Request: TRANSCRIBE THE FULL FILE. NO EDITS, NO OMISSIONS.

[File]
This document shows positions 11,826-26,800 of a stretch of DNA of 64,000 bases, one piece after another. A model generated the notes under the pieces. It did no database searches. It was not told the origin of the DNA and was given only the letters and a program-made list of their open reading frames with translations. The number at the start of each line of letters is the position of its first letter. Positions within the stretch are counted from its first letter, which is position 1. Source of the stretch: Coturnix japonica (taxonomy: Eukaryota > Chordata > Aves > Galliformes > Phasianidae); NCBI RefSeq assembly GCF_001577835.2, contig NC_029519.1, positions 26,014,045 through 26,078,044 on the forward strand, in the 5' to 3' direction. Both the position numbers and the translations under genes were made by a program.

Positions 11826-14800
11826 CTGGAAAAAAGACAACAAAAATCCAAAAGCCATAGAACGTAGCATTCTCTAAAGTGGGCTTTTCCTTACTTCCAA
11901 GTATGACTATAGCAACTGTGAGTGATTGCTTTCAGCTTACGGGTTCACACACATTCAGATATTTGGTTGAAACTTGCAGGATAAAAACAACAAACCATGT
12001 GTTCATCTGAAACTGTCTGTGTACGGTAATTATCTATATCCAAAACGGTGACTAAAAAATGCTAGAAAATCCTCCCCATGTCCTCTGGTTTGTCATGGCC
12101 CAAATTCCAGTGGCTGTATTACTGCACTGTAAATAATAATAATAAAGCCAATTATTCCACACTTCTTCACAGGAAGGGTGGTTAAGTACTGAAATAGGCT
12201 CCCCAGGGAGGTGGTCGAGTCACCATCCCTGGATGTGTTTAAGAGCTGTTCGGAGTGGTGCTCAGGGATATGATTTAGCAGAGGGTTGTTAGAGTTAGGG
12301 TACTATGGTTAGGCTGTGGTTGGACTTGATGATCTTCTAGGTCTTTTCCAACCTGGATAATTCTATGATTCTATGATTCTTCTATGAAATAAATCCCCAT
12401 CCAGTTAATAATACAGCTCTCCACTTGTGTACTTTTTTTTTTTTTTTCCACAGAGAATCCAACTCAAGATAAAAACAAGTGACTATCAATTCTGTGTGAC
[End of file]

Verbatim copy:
This document shows positions 11,826-26,800 of a stretch of DNA of 64,000 bases, one piece after another. A model generated the notes under the pieces. It did no database searches. It was not told the origin of the DNA and was given only the letters and a program-made list of their open reading frames with translations. The number at the start of each line of letters is the position of its first letter. Positions within the stretch are counted from its first letter, which is position 1. Source of the stretch: Coturnix japonica (taxonomy: Eukaryota > Chordata > Aves > Galliformes > Phasianidae); NCBI RefSeq assembly GCF_001577835.2, contig NC_029519.1, positions 26,014,045 through 26,078,044 on the forward strand, in the 5' to 3' direction. Both the position numbers and the translations under genes were made by a program.

Positions 11826-14800
11826 CTGGAAAAAAGACAACAAAAATCCAAAAGCCATAGAACGTAGCATTCTCTAAAGTGGGCTTTTCCTTACTTCCAA
11901 GTATGACTATAGCAACTGTGAGTGATTGCTTTCAGCTTACGGGTTCACACACATTCAGATATTTGGTTGAAACTTGCAGGATAAAAACAACAAACCATGT
12001 GTTCATCTGAAACTGTCTGTGTACGGTAATTATCTATATCCAAAACGGTGACTAAAAAATGCTAGAAAATCCTCCCCATGTCCTCTGGTTTGTCATGGCC
12101 CAAATTCCAGTGGCTGTATTACTGCACTGTAAATAATAATAATAAAGCCAATTATTCCACACTTCTTCACAGGAAGGGTGGTTAAGTACTGAAATAGGCT
12201 CCCCAGGGAGGTGGTCGAGTCACCATCCCTGGATGTGTTTAAGAGCTGTTCGGAGTGGTGCTCAGGGATATGATTTAGCAGAGGGTTGTTAGAGTTAGGG
12301 TACTATGGTTAGGCTGTGGTTGGACTTGATGATCTTCTAGGTCTTTTCCAACCTGGATAATTCTATGATTCTATGATTCTTCTATGAAATAAATCCCCAT
12401 CCAGTTAATAATACAGCTCTCCACTTGTGTACTTTTTTTTTTTTTTTCCACAGAGAATCCAACTCAAGATAAAAACAAGTGACTATCAATTCTGTGTGAC